China’s Evergrande crisis exposed cracks in the country’s real estate sector, and this could have a domino effect on other countries around the globe, including the U.S. — or could it?
The U.S. is all too familiar with a real estate crisis, as overinflated housing values coupled with risky, poorly-underwritten mortgages helped cause the financial crisis in 2008. China could be experiencing their own version of that following large property developer Evergrande’s default on its bond payments.
“Stresses in China’s real estate sector could strain the Chinese financial system, with possible spillovers to the United States,” the Federal Reserve said in a financial stability report.
It’s definitely something the country doesn’t need following the wake of the start of the pandemic in 2020. While the country has been on track towards a recovery, its real estate woes certainly won’t accelerate growth, especially since housing activity accounts for 29% of its GDP.
“The nexus of the Fed’s concern is that China’s real estate activity is slowing, but the developers have large debts [and] some of them (like Evergrande) are diversified into other areas of the economy,” said Paul Christopher, U.S.-based head of global market strategy at Wells Fargo Investment Institute.
If the effects do spill over into the U.S. and cause real estate to falter, traders can pounce on an opportunity with the Direxion Daily MSCI Real Est Bear 3X ETF (DRV ). DRV seeks daily investment results equal to 300% of the inverse of the daily performance of the MSCI US REIT Index, which is a free float-adjusted market capitalization-weighted index that is comprised of equity REITs that are included in the MSCI US Investable Market 2500 Index.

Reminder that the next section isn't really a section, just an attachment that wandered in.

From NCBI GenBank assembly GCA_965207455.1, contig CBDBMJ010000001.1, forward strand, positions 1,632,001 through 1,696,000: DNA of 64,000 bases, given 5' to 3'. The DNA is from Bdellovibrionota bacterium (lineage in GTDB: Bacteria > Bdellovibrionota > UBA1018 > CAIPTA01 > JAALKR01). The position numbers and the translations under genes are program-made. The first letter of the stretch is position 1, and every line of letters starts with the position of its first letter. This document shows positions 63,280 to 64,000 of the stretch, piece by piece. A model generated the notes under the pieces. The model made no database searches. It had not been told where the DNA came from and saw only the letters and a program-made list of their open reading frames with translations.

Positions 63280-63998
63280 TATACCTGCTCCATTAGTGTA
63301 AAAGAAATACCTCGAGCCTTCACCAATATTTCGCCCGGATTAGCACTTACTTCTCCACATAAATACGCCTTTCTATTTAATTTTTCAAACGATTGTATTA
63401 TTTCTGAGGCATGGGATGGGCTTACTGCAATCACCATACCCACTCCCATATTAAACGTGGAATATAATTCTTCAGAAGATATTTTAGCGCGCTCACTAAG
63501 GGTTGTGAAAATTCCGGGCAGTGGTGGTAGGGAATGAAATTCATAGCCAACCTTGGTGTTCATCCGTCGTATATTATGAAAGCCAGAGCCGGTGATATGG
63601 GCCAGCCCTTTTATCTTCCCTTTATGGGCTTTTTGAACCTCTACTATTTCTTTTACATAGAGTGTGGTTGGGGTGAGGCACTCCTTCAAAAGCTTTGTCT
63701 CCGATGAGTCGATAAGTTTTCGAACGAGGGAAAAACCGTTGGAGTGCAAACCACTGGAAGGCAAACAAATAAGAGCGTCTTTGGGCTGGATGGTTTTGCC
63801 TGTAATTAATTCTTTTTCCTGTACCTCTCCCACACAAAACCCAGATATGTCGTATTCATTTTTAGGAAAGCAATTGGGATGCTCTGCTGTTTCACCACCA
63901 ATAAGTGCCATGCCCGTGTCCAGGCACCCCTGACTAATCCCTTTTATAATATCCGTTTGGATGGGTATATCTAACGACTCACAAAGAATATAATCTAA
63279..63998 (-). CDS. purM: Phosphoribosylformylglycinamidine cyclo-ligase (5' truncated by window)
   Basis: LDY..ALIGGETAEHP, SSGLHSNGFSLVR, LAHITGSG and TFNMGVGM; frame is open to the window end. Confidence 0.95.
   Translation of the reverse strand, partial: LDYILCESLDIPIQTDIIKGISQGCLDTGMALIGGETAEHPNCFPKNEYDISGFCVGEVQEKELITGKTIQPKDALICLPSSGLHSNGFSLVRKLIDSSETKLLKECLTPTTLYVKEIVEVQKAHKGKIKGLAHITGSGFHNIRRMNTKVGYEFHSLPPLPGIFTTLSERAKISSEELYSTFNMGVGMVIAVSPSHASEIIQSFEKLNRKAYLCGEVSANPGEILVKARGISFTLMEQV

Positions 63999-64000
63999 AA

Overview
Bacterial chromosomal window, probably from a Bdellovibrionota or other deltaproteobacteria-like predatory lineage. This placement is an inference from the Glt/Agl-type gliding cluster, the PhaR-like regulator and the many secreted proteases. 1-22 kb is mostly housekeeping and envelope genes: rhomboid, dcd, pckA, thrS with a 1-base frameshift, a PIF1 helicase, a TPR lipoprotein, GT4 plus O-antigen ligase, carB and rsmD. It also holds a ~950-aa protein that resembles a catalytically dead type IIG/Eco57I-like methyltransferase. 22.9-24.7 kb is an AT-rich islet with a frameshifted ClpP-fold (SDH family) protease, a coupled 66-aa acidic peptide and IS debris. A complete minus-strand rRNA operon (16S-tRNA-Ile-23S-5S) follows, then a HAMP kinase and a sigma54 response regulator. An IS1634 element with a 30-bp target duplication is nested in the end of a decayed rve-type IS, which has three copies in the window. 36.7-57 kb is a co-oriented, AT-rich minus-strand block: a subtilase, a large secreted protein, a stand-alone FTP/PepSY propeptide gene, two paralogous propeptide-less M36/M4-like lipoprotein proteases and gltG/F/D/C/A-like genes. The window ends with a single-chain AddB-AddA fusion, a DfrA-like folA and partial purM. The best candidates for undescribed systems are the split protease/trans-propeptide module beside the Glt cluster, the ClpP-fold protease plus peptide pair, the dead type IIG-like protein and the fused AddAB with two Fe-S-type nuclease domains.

DRV invests in swap agreements, futures contracts, short positions, or other financial instruments that, in combination, provide inverse or short leveraged exposure to the index. Traders who want to take the other side of the trade can opt for the Direxion Daily MSCI Real Estate Bull 3X ETF (DRN ).
An Isolated Issue
Despite the Fed’s warning, some market analysts maintain that China’s real estate troubles are an isolated issue. Low inventory and strong demand for real estate in the U.S. should help buoy the sector, while mortgage interest rates still remain low by historical standards.
“I think the risks to the US are small since the closed nature of China’s financial system means contagion is not likely to be a big problem,” said Arthur Kroeber, who helped found China-focused research firm Gavekal Dragonomics in 2002.
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